Beijing Known as the father of a two-decade-long economic boom and crusher of the 1989 pro-democracy movement at Tiananmen Square, Deng Xiaoping has an unlikely new role: pop culture icon.
His face beams from wristwatches and tea sets. He's the star of a popular Beijing exhibit. His hardscrabble hometown has been turned into a tourist attraction with a museum to his storied career.
To mark the 100th anniversary of the late supreme leader's birth today, China's government is pulling out all the stops to promote the image of the chain-smoking communist guerrilla.
"Along came Deng, and he gave all of our lives a big lift," said Hu Huijun, a 32-year-old Beijing magazine editor visiting the Deng exhibit at the National Museum.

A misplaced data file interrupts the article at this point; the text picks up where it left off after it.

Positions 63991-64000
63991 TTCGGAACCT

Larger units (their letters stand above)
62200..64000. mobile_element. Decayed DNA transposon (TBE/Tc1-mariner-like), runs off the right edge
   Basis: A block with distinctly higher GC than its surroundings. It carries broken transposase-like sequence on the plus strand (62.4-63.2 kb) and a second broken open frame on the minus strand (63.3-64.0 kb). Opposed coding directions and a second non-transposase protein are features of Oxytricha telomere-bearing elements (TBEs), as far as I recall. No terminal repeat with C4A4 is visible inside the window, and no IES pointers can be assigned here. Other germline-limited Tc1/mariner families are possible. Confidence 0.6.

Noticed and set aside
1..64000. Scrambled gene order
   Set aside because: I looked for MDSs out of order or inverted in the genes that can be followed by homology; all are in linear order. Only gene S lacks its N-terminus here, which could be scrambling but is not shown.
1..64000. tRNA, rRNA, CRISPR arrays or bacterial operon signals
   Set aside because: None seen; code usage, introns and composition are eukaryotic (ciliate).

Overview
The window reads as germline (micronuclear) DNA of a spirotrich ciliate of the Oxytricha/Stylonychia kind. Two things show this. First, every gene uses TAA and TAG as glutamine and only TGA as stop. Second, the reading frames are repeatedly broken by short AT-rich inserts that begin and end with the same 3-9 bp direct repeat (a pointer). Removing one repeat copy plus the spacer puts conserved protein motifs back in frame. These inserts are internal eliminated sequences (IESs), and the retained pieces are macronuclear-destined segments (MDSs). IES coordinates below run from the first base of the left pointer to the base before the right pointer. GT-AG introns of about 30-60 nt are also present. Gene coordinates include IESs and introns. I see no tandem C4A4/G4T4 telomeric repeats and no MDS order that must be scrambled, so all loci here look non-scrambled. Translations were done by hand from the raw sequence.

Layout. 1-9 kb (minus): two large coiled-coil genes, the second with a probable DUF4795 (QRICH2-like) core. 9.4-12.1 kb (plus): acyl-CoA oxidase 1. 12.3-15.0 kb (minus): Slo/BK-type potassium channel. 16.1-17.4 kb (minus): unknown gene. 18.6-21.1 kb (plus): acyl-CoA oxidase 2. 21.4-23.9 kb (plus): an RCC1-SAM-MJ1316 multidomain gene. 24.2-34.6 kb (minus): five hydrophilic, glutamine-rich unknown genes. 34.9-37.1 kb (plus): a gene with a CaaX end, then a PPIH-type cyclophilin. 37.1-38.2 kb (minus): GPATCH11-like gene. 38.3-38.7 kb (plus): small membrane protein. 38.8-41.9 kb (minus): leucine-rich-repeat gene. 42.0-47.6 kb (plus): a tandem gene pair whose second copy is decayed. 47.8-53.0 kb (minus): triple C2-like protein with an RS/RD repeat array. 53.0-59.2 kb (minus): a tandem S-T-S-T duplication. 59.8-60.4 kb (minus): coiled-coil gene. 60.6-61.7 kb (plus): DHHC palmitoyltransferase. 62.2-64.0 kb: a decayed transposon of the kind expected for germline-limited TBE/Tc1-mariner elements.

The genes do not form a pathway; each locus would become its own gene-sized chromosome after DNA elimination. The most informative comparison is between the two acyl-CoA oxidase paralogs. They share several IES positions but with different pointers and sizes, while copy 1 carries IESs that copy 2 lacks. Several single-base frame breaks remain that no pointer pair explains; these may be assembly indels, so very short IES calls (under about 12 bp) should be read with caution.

The Communist Party pins its claim to legitimacy on rising public prosperity, and riding on Deng's coattails helps promote loyalty to the party at a time of public discontent with corruption and official abuses.
The propaganda campaign is a paradoxical fate for Deng. He disdained the cult of personality cultivated by communist founder Mao Zedong, whom he succeeded in 1976 but whose portrait still hangs in homes throughout the country.
Mao led the 1949 revolution that ended decades of chaos under feuding warlords and began China's opening to the West in the early 1970s. But it was Deng who took the leap toward capitalism that would transform China into a global economic power.
And, in a sense, Deng still rules from beyond the grave following his death in 1997, having picked not just his successor, Jiang Zemin, but China's current president, Hu Jintao.